Entertainment

OUCH: Roger Ebert pulled no punches

Updated 6:49 PM ET, Fri January 23, 2015
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The late "thumbs up" film critic Roger Ebert's career is featured in the CNN Film "Life Itself". In his reviews, Ebert pulled no punches. Click through the photos to see his high praise ... along with some of Ebert's most devastating lines. Frederick M. Brown/Getty Images
For "North," Ebert wrote perhaps his most negative movie review quote ever: "I hated this movie. Hated hated hated hated hated this movie. Hated it. Hated every simpering stupid vacant audience-insulting moment of it. Hated the sensibility that thought anyone would like it. Hated the implied insult to the audience by its belief that anyone would be entertained by it." New Line Cinema
"The craft in this film is rare," Ebert wrote of "Argo," a movie about the Iranian hostage crisis. "It is so easy to manufacture a thriller from chases and gunfire, and so very hard to fine-tune it out of exquisite timing and a plot that's so clear to us we wonder why it isn't obvious to the Iranians." It starred Bryan Cranston and Ben Affleck, who also directed it. Warner Bros.
"Years from now it is quite possible that 'Bonnie and Clyde' will be seen as the definitive film of the 1960s, showing with sadness, humor and unforgiving detail what one society had come to," wrote Ebert. Faye Dunaway and Warren Beatty starred in the title roles. Warner Brothers/Seven Arts
Tom Hanks starred as Valleysman Zachry and Halle Berry starred as Meronym in "Cloud Atlas." Many viewers, including Ebert, found this film to be confusing. But that didn't prevent Ebert from praising it. " ... oh, what a film this is! And what a demonstration of the magical, dreamlike qualities of the cinema. And what an opportunity for the actors. And what a leap by the directors, who free themselves from the chains of narrative continuity." Warner Bros. Pictures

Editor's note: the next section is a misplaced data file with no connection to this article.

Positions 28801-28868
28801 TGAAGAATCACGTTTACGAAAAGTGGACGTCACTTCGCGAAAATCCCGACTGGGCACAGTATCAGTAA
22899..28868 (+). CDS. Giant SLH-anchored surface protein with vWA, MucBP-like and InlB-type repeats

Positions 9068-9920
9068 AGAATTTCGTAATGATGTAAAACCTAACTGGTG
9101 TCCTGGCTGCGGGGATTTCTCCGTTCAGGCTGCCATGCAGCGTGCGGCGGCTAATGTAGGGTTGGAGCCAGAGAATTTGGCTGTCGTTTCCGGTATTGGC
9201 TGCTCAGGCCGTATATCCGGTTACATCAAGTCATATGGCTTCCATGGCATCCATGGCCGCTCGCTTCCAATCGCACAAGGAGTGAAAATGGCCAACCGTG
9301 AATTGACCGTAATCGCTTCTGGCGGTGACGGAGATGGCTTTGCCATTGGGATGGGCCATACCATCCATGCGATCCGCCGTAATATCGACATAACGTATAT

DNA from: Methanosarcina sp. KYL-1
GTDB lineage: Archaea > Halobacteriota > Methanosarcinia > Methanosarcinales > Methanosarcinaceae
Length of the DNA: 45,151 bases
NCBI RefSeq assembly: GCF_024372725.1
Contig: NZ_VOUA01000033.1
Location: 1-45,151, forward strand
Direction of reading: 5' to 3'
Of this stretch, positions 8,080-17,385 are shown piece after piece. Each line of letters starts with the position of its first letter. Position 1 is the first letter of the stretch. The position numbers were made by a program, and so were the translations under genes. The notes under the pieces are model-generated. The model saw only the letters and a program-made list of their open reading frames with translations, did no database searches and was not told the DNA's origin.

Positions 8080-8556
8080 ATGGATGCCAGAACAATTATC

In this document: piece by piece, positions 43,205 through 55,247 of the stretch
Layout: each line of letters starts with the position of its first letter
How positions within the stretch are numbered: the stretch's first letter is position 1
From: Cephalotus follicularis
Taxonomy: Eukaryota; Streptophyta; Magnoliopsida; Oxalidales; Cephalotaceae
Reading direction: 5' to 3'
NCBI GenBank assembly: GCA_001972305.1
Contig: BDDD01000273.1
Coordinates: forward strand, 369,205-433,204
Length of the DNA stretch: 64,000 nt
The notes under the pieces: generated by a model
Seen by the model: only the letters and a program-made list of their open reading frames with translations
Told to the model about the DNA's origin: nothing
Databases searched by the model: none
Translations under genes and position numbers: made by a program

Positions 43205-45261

"The movie is an assault on the eyes, the ears, the brain, common sense and the human desire to be entertained," Ebert wrote about the 1998 action/adventure film, "Armageddon." "No matter what they're charging to get in, it's worth more to get out." Buena Vista Pictures
"And so begins one of the truest, most luminous love stories ever made, Ingmar Bergman's 'Scenes From a Marriage.' The marriage of Johan and Marianne will disintegrate soon after the film begins, but their love will not," wrote Ebert. Erland Josephson and Liv Ullmann played the couple. Cinematograph AB
Writing about "Goodfellas," Ebert said, "No finer film has ever been made about organized crime -- not even 'The Godfather,' although the two works are not really comparable." Ray Liotta, here with Gina Mastrogiacomo, starred. Warner Bros. Pictures
For "Being John Malkovitch," Ebert suggested that the "movie has ideas enough for half a dozen films, but (Director Spike) Jonze and his cast handle them so surely that we never feel hard-pressed; we're enchanted by one development after the next." Catherine Keener and John Cusack starred. USA Films
"'Mad Dog Time' is the first movie I have seen that does not improve on the sight of a blank screen viewed for the same length of time," Ebert wrote. "Oh, I've seen bad movies before. But they usually made me care about how bad they were." United Artists